Winter Weather

The weather reduces a driver’s ability to stop quickly for two main reasons. It reduces visibility, meaning drivers take longer to spot hazards, and the vehicle’s tyres have less grip on wet road surfaces, which means it takes longer to stop, and in the worst cases, the driver may lose control of the vehicle and skid.
In very bad conditions, avoid driving completely, unless you absolutely have to make the journey and driving is the only option.It’s a good idea to have your vehicle fully serviced before winter starts.It is very important to adapt your driving according to the weather and road conditions:

CHECK YOUR TYRES – Your grip will be seriously reduced in the winter, so ensuring your tyres are in good condition is essential. Whilst law requires you to have your tread depth at a minimum of 1.6mm, grip starts to reduce on anything under 3mm, so make sure you keep an eye on your tyres and replace them if needed.

KEEP YOUR DISTANCE – Your stopping distance on snow and ice increases significantly from what it usually is, what might usually be 2 seconds can increase to you needing to leave a 10+ second gap. This means that driving too close to the person in front of you is a terrible idea because you simply won’t be able to stop in time.

REMOVE SNOW & ICE – Before setting off on your journey, make sure you remove all snow and ice from your windows and roof to comply with the Highway code.

TOP UP YOUR OIL/COOLANT – If your oil needs topping up, find the oil filler cap in your engine bay. This should have the word ‘oil’ on it or an outline of an oil can.Take off the oil filler cap and carefully pour your oil in using a funnel. The difference between the min. and max. notches on a dipstick is about a litre of oil. So, if the level was on or below minimum when you checked it, you’ll need to pour in about 1l.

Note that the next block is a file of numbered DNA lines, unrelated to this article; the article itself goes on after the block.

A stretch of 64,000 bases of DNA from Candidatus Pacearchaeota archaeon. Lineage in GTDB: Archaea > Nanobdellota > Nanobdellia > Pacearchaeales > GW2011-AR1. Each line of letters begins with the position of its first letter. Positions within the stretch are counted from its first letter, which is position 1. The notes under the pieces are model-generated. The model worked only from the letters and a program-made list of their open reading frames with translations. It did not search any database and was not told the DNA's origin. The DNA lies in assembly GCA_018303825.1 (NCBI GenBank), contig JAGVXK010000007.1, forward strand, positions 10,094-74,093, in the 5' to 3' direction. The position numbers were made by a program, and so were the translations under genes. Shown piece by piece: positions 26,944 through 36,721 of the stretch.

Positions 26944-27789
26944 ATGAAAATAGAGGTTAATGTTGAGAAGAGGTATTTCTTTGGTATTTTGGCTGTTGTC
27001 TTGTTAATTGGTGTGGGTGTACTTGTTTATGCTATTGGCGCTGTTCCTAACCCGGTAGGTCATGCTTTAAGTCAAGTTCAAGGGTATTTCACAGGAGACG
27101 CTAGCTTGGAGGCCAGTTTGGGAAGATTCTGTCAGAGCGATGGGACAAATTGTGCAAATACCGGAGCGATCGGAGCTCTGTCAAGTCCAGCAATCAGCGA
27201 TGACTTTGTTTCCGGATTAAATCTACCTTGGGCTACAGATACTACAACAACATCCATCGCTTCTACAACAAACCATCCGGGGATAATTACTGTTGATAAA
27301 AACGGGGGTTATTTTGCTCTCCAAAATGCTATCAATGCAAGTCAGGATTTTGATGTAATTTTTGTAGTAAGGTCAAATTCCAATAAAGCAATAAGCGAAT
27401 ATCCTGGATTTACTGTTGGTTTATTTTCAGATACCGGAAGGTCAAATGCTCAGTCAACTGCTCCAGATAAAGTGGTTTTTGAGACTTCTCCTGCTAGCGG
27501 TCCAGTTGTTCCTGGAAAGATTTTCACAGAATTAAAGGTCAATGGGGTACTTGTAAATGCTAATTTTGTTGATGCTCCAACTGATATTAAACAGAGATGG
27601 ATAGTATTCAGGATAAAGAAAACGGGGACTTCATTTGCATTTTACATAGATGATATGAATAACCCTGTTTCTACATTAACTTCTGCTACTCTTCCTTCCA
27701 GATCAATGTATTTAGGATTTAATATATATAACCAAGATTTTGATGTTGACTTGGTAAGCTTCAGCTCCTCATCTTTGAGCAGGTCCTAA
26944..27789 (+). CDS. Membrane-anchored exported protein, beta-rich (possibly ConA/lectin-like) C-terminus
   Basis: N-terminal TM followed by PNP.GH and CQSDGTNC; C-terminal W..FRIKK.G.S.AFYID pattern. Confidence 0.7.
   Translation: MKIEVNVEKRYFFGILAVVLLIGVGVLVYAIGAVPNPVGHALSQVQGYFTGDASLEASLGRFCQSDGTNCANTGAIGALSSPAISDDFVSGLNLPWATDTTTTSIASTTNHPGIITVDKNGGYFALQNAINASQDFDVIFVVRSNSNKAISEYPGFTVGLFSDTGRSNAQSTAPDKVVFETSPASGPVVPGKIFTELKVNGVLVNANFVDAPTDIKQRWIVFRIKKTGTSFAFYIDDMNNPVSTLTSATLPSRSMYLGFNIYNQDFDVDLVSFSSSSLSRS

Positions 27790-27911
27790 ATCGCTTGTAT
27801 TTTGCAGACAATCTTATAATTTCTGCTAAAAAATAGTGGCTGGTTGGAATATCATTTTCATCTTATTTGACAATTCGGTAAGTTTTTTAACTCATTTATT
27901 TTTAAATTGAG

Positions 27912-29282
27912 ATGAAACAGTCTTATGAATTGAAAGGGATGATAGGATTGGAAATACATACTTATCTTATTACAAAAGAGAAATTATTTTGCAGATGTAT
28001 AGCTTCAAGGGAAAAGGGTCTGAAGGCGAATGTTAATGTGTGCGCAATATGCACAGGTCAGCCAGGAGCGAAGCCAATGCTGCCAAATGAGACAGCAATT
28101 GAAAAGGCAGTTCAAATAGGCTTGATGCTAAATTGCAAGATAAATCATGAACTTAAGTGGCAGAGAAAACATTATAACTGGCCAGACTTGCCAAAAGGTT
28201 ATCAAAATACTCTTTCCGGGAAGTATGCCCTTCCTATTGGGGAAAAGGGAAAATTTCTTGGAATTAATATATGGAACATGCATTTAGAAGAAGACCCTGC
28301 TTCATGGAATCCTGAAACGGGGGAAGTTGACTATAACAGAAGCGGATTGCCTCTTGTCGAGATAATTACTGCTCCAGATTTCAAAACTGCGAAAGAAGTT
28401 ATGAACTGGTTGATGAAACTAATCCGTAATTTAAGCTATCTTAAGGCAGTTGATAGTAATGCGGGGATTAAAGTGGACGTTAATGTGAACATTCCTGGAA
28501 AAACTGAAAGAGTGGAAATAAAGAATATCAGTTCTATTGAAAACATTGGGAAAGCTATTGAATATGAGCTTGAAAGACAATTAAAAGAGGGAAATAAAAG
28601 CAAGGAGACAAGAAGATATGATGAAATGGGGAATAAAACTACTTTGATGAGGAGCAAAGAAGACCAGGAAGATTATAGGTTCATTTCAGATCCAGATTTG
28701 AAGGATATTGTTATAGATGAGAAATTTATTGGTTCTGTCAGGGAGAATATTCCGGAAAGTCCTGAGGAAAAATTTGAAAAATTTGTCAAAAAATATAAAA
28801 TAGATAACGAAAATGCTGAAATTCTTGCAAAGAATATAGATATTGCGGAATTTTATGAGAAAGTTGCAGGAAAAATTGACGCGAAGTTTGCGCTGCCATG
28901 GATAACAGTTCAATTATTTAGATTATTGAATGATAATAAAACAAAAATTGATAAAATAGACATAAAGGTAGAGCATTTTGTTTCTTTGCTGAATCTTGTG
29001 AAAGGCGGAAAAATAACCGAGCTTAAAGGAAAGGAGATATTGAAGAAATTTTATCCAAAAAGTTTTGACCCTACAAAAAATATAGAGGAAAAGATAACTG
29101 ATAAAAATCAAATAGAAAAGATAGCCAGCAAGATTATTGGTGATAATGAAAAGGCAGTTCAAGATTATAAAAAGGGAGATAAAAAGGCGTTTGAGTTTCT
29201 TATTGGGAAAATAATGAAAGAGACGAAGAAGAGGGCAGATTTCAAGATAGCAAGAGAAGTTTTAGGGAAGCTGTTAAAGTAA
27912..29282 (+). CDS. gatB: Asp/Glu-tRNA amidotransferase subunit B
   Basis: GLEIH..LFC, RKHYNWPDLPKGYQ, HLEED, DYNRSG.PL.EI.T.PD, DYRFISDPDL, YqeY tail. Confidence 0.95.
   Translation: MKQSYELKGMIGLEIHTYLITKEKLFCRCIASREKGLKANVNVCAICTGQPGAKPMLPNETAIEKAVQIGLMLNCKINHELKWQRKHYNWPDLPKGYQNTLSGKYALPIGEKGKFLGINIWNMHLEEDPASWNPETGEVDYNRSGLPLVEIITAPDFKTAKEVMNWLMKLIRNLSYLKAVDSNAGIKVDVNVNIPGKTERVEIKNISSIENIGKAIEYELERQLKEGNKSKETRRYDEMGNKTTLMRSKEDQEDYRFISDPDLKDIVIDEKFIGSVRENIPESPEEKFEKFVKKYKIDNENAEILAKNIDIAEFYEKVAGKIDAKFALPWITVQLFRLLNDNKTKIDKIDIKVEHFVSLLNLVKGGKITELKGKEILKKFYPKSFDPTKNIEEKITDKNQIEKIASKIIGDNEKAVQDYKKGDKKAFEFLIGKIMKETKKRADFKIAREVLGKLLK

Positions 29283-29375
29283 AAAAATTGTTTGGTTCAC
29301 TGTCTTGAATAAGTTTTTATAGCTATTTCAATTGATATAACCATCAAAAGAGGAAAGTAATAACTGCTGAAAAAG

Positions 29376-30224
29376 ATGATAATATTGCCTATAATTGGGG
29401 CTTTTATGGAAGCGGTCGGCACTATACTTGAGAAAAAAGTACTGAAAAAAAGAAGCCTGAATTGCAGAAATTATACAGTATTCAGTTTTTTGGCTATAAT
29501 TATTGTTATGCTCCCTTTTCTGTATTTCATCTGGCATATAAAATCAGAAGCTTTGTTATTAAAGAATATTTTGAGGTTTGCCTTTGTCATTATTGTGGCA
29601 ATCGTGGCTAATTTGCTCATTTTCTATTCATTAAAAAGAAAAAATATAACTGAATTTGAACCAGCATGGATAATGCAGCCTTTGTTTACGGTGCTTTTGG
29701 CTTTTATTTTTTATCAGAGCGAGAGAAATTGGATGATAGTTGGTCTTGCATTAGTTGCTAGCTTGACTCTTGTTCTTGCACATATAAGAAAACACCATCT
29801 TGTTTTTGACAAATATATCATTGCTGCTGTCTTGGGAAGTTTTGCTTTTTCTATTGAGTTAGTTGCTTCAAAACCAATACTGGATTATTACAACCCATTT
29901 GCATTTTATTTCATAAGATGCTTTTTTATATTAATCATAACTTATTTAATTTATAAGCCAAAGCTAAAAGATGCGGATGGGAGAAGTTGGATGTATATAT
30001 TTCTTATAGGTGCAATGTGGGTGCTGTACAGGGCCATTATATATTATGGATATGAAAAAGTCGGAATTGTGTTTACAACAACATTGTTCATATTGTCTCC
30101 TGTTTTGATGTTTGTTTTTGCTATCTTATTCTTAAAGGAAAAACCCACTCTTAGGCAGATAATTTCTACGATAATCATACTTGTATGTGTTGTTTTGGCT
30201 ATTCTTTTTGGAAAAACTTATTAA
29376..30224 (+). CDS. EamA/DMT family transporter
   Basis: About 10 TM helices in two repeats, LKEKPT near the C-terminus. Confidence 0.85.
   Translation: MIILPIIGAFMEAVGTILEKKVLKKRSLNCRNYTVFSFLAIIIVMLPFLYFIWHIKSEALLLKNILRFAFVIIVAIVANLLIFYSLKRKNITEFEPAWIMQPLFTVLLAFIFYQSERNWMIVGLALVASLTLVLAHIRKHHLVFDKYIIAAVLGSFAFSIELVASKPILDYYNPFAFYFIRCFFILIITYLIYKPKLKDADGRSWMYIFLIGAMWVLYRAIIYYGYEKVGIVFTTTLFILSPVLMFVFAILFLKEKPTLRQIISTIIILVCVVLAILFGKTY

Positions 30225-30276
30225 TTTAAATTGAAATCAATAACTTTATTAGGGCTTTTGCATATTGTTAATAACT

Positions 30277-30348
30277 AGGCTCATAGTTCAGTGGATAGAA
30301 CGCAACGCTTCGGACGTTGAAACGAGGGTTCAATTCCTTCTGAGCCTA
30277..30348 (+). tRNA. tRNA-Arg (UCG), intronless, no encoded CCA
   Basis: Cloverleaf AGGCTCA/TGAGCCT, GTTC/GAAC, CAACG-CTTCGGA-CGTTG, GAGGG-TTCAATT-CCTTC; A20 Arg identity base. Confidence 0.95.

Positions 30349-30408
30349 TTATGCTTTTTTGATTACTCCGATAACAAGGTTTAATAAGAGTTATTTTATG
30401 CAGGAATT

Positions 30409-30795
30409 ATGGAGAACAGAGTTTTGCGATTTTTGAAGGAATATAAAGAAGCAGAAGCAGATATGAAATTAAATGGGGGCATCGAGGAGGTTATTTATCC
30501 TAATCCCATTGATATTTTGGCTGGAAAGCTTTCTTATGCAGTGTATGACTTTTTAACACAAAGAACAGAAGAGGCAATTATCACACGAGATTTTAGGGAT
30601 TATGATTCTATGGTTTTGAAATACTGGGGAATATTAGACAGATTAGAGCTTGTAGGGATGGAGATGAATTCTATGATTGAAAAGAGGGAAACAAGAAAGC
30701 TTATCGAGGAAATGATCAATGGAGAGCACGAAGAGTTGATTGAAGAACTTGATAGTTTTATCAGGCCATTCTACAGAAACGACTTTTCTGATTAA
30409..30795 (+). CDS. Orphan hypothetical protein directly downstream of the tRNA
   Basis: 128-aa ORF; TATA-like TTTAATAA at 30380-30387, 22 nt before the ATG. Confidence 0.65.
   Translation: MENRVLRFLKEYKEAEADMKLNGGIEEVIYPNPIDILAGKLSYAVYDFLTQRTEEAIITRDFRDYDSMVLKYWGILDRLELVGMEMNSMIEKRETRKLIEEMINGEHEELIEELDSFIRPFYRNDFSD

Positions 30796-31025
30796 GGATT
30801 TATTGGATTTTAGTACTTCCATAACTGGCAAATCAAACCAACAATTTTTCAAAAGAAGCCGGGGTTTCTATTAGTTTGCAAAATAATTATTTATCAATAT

If you don’t know how much you’ll need, add a little at a time. Wait a couple of minutes to let the oil run down into the bottom of the engine and then recheck the level on the dipstick. Putting too much oil into your car is just as bad as having too little. So make sure you don’t overdo it.

DRIVE AT SAFE SPEED  – Whilst the speed limit sets the maximum speed for the road, in poor weather it can be dangerous to drive at the limit. Reduce your speed to give you more time to make observations, and reduce your braking distance.

LEAVE SAFE DISTANCE BETWEEN YOU AND THE CAR INFRONT – Braking distances are increased on wet roads, so you need to ensure you have plenty of space to brake into. Vehicles will also create spray in the wet and you need to ensure that this does not restrict your visibility.

DRIVE SMOOTHLY – Avoid harsh braking and acceleration, or sharp steering.

VISABILITY – The reduced visibility may affect how other road users see your vehicle too, and you should not assume that they have spotted you. When you spot another vehicle, always try to plan what you would do if they manoeuvred or pulled out, because they had not seen you.

GIVE CYCLIST’S PLENTY OF ROOM –  They may need to move out or manoeuvre to avoid large puddles or drain covers.

USE DIPPED HEADLIGHTS – Rain reduces your ability to see and greatly increases the distance required to slow down and stop. Remember that you will need about TWICE your normal braking distance. Use windscreen wipers, washers and dipped headlights; drive smoothly and plan your moves in plenty of time.



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